The Latin name for teething sounds like it came straight out of Harry Potter’s Book of Spells: dentitio difficilis. It means “difficult dentition.” Academics today describe teething quite dramatically. Teeth “erupt.” They “break through” the gums. Babies “cut teeth.”
No wonder we think teething is so awful.
But it might not actually be all that bad (for the baby, that is – for parents, it’s another story). While teething symptoms are different for each baby, medical professionals say that “teething is almost certainly a little uncomfortable for the child.” Well that’s helpful; I never would have guessed that!
More on specific teething symptoms in a bit. First, let’s dive into teething 101.
An Introduction to Teething
Baby Teeth Order
The onset of teething varies greatly, but it typically starts somewhere between 4- and 10-months-old, with some late bloomers getting their first tooth closer to the one-year mark. As with most milestones, girls tend to get their first tooth before boys and preemies tend to start teething a little later.
During the process, the baby teeth (primary teeth, formally called “deciduous” teeth) move from below the gumline into their position in the mouth. You can get a feel for which teeth come in and when (below), but typically speaking, the bottom center teeth emerge first (usually in pairs), followed by the two center top teeth.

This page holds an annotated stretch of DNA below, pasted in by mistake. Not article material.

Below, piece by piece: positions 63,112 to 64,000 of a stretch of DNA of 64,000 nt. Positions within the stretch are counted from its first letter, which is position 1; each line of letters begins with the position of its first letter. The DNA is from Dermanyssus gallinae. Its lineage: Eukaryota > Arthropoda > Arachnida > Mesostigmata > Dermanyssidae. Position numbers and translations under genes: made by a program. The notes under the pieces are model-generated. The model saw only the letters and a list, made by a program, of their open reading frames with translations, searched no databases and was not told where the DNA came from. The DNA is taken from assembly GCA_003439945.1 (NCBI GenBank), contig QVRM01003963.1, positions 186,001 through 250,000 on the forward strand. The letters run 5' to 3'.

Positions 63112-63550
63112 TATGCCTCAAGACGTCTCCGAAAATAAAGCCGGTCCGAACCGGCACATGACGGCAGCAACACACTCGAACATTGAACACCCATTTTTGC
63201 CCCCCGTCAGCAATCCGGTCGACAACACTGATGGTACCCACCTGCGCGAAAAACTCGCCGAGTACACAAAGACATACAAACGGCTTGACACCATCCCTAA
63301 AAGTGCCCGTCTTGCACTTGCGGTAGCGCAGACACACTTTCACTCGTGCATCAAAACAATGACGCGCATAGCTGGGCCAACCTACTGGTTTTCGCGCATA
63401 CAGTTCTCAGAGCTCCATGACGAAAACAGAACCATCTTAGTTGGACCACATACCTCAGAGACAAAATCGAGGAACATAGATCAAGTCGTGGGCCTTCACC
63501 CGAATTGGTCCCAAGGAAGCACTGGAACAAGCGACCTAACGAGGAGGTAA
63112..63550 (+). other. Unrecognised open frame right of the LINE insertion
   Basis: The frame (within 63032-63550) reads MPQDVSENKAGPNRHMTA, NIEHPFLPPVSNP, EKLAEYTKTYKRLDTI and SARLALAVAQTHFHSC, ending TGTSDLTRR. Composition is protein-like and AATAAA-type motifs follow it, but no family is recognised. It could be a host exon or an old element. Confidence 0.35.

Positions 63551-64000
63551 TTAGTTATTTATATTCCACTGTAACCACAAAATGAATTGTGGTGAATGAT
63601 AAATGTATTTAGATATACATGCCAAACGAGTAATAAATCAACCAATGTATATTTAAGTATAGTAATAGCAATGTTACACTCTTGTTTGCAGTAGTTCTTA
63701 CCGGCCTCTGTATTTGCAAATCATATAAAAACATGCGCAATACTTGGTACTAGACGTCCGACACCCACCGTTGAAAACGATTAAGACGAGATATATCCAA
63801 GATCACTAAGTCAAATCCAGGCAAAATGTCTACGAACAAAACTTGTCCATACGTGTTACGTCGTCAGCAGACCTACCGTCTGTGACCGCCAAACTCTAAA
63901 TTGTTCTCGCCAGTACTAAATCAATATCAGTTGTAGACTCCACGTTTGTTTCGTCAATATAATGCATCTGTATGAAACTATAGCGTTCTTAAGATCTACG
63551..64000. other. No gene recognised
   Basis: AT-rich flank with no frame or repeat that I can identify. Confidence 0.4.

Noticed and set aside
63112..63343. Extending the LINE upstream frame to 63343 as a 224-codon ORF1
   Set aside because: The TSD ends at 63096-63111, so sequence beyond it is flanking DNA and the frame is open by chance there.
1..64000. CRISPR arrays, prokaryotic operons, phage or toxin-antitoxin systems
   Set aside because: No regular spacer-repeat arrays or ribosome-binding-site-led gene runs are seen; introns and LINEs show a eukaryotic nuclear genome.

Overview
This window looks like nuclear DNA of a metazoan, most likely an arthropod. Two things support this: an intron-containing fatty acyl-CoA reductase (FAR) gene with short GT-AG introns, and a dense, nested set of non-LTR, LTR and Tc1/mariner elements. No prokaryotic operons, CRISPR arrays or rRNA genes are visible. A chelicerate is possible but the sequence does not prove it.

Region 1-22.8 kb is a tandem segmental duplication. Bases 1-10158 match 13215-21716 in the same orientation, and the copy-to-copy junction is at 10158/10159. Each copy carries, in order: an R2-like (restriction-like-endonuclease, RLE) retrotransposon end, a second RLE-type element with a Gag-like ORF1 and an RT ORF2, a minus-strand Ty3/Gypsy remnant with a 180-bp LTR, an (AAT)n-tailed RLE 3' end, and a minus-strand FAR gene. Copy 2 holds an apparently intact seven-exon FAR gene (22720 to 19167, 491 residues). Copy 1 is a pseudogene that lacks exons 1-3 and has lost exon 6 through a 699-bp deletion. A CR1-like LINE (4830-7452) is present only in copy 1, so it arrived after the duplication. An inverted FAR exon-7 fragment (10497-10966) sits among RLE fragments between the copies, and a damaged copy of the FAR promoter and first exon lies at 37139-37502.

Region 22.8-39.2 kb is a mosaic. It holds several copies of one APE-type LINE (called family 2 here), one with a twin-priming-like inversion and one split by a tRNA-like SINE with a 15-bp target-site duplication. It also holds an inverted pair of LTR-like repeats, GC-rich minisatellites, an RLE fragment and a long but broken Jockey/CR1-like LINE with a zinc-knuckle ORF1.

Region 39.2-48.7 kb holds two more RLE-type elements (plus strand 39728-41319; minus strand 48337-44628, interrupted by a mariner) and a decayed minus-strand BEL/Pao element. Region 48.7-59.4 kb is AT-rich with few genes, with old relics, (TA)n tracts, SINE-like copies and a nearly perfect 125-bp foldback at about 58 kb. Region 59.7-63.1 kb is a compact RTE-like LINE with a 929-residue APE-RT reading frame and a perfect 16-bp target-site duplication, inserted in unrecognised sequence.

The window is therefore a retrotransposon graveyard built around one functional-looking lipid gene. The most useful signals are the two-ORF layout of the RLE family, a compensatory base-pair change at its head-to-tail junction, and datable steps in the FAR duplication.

Most kids (read: parents) are done with teething by the time they are about 30 months old (about 2.5 years), at which point they will have the full complement of 20 primary teeth. The later ones (molars) tend to be the worst — we think.
Researchers typically define a “teething period” as an eight-day window surrounding the emergence of a tooth, spanning from four days prior, to three days after the “eruption day” on day five. This sounds confusing, but it basically means that the breakthrough of any given tooth might start to bother a child a few days before it comes in, and keep bugging a child for a few days afterward.
Teething Symptomology: It’s Elusive
It’s not just you: the two-year-long teething process has been the bane of parents everywhere throughout time. Unfortunately, there isn’t a ton of research on teething symptoms or treatment. Part of the reason for this is that teething is caught in limbo somewhere between the worlds of pediatrics, dentistry, and cultural folklore. Teething happens before many parents take their kids to a pediatric dentist, and most pediatricians aren’t trained teething experts.
The result is that there aren’t a ton of specialists spending their days scrutinizing teething.
Making things tougher is that babies and toddlers can’t tell us how they feel. Most of the studies that do exist rely on parents’ reports of their children’s symptoms, and as well-meaning as they might be, the fact is that parents of wee ones tend to blame every symptom under the sun on teething. I know I do.
In one well-regarded project (albeit with a very small sample size of just 21 babies), parents “unanimously” said their babies suffered all kinds of teething symptoms, while child-care providers and professional dental examiners alike confirmed a complete lack of teething symptoms in the same children. There goes that excuse for unexplained fussiness!
Here’s another thing: teething takes years. It mercilessly stretches out through infancy and toddlerhood, and the experience could be totally different for any given baby at seven months vs. two years. Furthermore, throughout all this time, kids are continually experiencing a variety of developmental changes, physical growth, milestones and illnesses.